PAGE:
Osteoporosis

What is Osteoporosis and what does it mean for me?

Osteoporosis means ‘porous bone’. Osteoporosis causes bones to become thin and fragile. Thin bones are weaker and more prone to fracture. Both men and women can get Osteoporosis. Women are higher risk due to hormonal changes.
Fractures caused by osteoporosis (called fragility fractures) occur in the hip, spine, wrist and shoulder. Fragility fractures can occur in anyone over the age of 50, if they have osteoporosis. Fragillity fractures occur from minor events that would not be expected to break bones if the bone was healthy. Around 4000 people per year fracture their hip. Hip fractures can have the most damaging outcome. Most people with hip fractures end up losing their ability to live independently.

How do I know if I have osteoporosis?

Take the one minute osteoporosis risk test.
If you are over 50 and have any of these risk factors, speak to your GP about osteoporosis:

  • If you have broken a bone in a minor incident, or 
  • You have family members with osteoporosis, or
  • You are thin for your height
  • You have had a chronic health problem affecting bone health.

What will my GP do to diagnose Osteoporosis?

Your GP may undertake a FRAX score to check your risk. Some people may need to have a bone density scan to confirm osteoporosis but many do not need this.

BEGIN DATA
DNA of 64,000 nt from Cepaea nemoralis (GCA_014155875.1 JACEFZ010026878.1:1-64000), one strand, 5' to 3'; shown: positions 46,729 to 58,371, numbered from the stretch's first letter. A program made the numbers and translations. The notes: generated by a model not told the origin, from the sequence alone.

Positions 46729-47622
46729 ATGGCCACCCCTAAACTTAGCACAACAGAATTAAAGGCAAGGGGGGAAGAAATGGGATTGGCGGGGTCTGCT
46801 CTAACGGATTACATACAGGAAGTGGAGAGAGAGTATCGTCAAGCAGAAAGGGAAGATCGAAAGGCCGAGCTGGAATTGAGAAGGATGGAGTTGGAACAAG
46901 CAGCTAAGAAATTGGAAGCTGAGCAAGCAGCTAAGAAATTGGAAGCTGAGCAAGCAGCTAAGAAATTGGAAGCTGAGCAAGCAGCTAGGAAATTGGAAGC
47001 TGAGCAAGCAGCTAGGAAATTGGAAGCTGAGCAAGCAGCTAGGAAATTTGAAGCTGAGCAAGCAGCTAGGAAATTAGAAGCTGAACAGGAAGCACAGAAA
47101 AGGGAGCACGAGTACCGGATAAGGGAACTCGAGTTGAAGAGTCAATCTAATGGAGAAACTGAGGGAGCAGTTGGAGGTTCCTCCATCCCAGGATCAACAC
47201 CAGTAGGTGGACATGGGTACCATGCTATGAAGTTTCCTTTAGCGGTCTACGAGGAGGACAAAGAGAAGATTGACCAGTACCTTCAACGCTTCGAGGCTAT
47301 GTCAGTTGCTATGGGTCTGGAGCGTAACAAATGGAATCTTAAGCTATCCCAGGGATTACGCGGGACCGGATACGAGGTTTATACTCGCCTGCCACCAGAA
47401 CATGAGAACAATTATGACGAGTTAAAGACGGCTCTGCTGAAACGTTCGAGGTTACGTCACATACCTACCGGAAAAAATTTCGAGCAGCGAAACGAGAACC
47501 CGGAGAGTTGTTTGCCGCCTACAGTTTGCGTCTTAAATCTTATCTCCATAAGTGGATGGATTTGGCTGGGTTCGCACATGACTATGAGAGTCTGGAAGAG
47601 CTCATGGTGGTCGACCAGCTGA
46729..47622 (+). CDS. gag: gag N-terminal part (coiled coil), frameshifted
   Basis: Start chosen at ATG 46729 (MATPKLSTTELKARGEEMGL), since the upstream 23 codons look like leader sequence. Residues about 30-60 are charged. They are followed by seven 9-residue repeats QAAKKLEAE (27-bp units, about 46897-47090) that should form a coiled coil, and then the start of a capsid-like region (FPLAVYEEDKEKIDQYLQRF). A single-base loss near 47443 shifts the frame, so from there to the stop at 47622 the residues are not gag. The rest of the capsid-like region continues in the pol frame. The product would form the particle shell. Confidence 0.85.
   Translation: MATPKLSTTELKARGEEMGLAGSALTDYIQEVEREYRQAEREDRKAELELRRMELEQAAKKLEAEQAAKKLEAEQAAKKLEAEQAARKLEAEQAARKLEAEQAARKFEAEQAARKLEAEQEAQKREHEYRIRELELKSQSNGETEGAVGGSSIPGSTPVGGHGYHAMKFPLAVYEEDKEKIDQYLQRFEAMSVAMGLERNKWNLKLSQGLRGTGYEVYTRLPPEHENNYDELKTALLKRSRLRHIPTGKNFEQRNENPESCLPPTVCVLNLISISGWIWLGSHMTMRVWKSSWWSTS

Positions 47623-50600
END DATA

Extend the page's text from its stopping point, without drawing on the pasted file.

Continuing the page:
How do I prevent further bone loss?

The best prevention is building strong bones earlier in life. Encourage younger family members to look after their bones. You can do similar things to prevent further loss.

  • Exercise regularly: 30 minutes of weight bearing exercise per day. Weight bearing exercise includes walking, jogging, dancing, tennis, golf and low impact aerobics. If you are not sure about exercise we recommend you speak to Green Prescription.
  • Get enough calcium. Eat 2-3 servings per day of calcium rich foods. Lower fat dairy products or calcium fortified non-dairy foods are calcium rich.
  • Get your Vitamin D. The best source of Vitamin D is sunlight. Many older people do not get enough daylight to get their Vitamin D. Do you spend time with your face arms and hands exposed to the sun, 15 minutes a day, 4-6 times a week? Low Vitamin D is more common in people with dark skin or who are not getting sunlight. Always speak to your GP before starting a Vitamin D supplement.
  • Your doctor may prescribe medication called Bisphosphonates to preserve (or partially restore) your bones. Bisphosphonates are proven and effective treatments which have shown to reduce the risk of fragility fracture by 30-50%.



Pick up one of these brochures at your local GP surgery or download it from their website